Survey reveals drug and alcohol abuse in British teens

According to a government survey in the UK almost half of all youngsters between the age of 10 and 15 say they have consumed alcohol. This survey on the lifestyles and concerns of children has revealed startling drug and alcohol abuse problems.

The online 'TellUs2' survey for watchdog Ofsted (Office for Standards in Education) interviewed 111,000 children and teenagers and found that 14 per cent of children in the 12-15 age group said they had experimented with drugs such as cannabis.

Another 48 per cent of youngsters between the age of 10 and 15 said they had consumed alcohol while 16 per cent of youngsters from 14-15 said they had gotten drunk at least three times in the preceding four weeks.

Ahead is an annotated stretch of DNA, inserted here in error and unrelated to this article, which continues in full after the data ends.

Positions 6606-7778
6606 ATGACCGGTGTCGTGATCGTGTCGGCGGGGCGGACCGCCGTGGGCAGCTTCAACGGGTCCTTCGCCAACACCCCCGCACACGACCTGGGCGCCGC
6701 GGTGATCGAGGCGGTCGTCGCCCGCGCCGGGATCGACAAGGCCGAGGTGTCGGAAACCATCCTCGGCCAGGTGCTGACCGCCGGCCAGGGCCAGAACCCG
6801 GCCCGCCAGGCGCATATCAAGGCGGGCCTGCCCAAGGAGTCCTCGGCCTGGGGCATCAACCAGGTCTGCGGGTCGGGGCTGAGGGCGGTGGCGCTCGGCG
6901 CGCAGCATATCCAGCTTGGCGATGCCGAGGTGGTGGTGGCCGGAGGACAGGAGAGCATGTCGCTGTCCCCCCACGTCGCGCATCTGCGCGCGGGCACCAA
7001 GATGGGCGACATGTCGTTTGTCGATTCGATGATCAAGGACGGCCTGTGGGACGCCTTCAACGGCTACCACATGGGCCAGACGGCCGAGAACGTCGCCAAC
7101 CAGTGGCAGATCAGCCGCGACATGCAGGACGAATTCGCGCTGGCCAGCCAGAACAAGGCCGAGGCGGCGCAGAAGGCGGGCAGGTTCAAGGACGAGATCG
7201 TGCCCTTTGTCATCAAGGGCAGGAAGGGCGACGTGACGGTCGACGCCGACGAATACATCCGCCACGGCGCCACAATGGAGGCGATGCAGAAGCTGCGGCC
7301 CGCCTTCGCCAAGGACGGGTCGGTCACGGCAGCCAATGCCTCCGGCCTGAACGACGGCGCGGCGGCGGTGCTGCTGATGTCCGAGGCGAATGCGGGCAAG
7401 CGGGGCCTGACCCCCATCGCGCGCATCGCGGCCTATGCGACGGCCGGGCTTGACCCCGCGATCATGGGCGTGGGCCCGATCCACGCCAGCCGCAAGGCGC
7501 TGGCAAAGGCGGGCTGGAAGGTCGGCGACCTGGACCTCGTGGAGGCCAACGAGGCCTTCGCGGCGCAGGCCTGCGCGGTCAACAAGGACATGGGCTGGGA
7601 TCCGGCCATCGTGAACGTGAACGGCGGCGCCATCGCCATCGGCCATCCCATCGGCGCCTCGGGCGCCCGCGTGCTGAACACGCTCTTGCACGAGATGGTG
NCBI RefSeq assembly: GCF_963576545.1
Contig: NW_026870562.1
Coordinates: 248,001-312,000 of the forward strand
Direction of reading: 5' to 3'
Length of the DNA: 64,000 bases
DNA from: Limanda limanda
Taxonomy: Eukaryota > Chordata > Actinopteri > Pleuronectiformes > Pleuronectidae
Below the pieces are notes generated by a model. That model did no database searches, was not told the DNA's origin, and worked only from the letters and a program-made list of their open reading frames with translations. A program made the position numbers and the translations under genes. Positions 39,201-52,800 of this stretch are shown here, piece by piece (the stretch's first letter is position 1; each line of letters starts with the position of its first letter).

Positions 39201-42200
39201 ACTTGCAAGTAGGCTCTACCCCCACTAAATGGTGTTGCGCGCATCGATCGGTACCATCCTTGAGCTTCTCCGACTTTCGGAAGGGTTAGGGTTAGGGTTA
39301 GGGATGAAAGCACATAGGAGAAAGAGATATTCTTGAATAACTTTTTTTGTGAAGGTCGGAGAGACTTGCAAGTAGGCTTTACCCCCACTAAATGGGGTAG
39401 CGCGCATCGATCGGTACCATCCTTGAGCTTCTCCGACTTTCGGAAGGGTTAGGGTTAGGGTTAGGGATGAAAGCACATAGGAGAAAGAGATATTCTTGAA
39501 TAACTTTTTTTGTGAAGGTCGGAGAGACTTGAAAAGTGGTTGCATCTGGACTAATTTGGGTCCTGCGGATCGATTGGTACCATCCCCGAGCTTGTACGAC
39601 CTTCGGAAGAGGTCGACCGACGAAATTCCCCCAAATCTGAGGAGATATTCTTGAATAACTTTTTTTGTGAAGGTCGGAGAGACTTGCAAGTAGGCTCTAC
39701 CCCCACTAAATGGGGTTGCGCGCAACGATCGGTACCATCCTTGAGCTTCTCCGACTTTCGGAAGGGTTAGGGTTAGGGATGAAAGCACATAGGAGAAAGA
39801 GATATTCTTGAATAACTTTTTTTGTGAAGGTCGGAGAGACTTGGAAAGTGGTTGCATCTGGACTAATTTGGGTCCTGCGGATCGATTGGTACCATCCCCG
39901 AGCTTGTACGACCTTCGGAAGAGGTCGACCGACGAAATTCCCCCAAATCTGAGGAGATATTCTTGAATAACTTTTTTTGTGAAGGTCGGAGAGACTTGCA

The top three biggest concerns in life, for most children, were exams followed by friendship problems and school work.

51 per cent said they were worried about assessment at school while 39 per cent said problems with their peers worried them.

Health concerns and career worries came in fourth and fifth respectively as issues that troubled children and teenagers and Ofsted's chief inspector of education Christine Gilbert has demanded that the government act on the survey's findings.

Gilbert says though the survey presents much that is positive about life for children and young people today it is clear that more needs to be done to address children and young people's worries and concerns about how safe they feel, exams and tests, and what would help them to learn better.

She has called on policy makers, local authorities and schools to look hard at the findings and use them to influence their plans and actions.

The results will form the basis for inspections and Government targets; Children's Secretary Ed Balls says this is a time of unprecedented opportunity for children and young people but the survey also shows there are challenges and pressures that need to be addressed with decisive action.

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